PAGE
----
"A lot of civilians are clearly being killed or injured. It's definitely in the four figures," says a UN source.

The charity Médecins Sans Frontières says: "MSF increasingly sees evidence of an unacceptably high number of Afghan civilian casualties from the military operations."

::Barry Bearak, et al New York Times: Uncertain Toll in the Fog of War: Civilian Deaths in Afghanistan
::Ian Traynor, The Guardian: Afghans are still dying as air strikes go on. But no one is counting

Monday, February 11, 2002

George Monbiot with a cutting appraisal of the new imperialism:

On January 29, the IMF's assistant director for monetary and exchange affairs suggested that the country should abandon its currency and adopt the dollar instead. This would, he explained, be a "temporary" measure, though, he conceded, "when an economy dollarises, it takes a little while to undollarise". The day before, the administrator of the US Agency for International Development revealed that part of its aid package to Afghan farmers would take the form of GM seed.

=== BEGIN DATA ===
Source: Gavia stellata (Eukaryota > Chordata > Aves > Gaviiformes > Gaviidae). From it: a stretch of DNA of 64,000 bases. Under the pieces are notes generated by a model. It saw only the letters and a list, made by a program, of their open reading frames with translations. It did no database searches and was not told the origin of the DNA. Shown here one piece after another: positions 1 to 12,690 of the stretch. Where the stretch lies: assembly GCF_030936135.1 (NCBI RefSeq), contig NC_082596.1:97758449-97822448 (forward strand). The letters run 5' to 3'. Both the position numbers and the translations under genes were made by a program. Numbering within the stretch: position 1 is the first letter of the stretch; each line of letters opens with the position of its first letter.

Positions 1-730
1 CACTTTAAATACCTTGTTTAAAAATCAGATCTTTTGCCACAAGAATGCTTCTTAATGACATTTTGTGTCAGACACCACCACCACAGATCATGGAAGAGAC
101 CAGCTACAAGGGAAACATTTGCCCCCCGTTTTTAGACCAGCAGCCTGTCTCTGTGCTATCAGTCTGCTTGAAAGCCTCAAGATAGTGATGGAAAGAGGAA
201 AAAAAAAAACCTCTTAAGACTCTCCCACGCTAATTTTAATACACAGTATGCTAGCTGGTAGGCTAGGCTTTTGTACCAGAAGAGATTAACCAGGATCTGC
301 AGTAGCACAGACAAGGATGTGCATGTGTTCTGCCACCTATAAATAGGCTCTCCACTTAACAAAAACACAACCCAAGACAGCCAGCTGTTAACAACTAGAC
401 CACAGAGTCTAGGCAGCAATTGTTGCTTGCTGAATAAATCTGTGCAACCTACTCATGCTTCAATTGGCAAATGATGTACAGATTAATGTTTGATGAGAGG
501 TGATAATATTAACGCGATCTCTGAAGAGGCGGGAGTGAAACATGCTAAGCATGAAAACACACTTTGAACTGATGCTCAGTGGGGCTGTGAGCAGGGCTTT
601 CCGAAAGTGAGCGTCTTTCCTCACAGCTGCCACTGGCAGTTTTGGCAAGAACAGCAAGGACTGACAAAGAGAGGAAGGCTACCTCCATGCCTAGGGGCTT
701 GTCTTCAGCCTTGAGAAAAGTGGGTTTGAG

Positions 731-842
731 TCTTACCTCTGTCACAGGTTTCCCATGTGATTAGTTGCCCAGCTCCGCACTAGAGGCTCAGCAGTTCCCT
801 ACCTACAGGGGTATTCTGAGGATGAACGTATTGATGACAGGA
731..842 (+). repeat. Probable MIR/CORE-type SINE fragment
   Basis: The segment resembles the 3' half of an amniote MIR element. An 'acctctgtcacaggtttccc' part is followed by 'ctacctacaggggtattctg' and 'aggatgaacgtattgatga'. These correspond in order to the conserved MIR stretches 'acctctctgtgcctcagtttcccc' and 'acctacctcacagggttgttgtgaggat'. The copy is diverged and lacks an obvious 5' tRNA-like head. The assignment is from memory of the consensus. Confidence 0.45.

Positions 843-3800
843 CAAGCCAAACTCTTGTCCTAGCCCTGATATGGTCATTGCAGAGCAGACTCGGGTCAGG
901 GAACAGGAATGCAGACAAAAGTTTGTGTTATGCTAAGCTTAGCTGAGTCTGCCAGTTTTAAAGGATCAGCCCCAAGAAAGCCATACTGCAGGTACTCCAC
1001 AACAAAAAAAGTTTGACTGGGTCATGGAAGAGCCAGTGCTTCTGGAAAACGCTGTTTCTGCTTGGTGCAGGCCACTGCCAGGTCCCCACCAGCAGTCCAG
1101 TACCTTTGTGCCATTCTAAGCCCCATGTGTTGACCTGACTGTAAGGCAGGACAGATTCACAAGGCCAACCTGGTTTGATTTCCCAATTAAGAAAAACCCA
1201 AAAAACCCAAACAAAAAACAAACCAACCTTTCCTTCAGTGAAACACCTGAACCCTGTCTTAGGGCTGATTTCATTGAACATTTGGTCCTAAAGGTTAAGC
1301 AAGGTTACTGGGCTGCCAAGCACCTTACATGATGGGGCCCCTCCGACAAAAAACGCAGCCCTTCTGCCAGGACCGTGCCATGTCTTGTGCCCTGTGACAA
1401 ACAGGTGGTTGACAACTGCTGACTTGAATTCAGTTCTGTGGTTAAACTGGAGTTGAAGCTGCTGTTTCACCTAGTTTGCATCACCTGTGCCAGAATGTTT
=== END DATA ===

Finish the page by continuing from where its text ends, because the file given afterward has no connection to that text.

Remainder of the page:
Both Hamid Karzai, the interim president, and Zalmay Khalilzad, the US special envoy, were formerly employed as consultants to Unocal, the US oil company which spent much of the 1990s seeking to build a pipeline through Afghanistan. Unocal appears to have dropped the scheme, but smaller companies (such as Chase Energy and Caspian Energy Consulting) are now lobbying for its revival. In October the president of Turkmenistan wrote to the United Nations, pressing for the pipeline's construction.

::George Monbiot, The Guardian: America's imperial war
Harper's publisher John A, MacArthur was deemed estimable enough to be invited as a 'media fellow' for the World Economic Forum: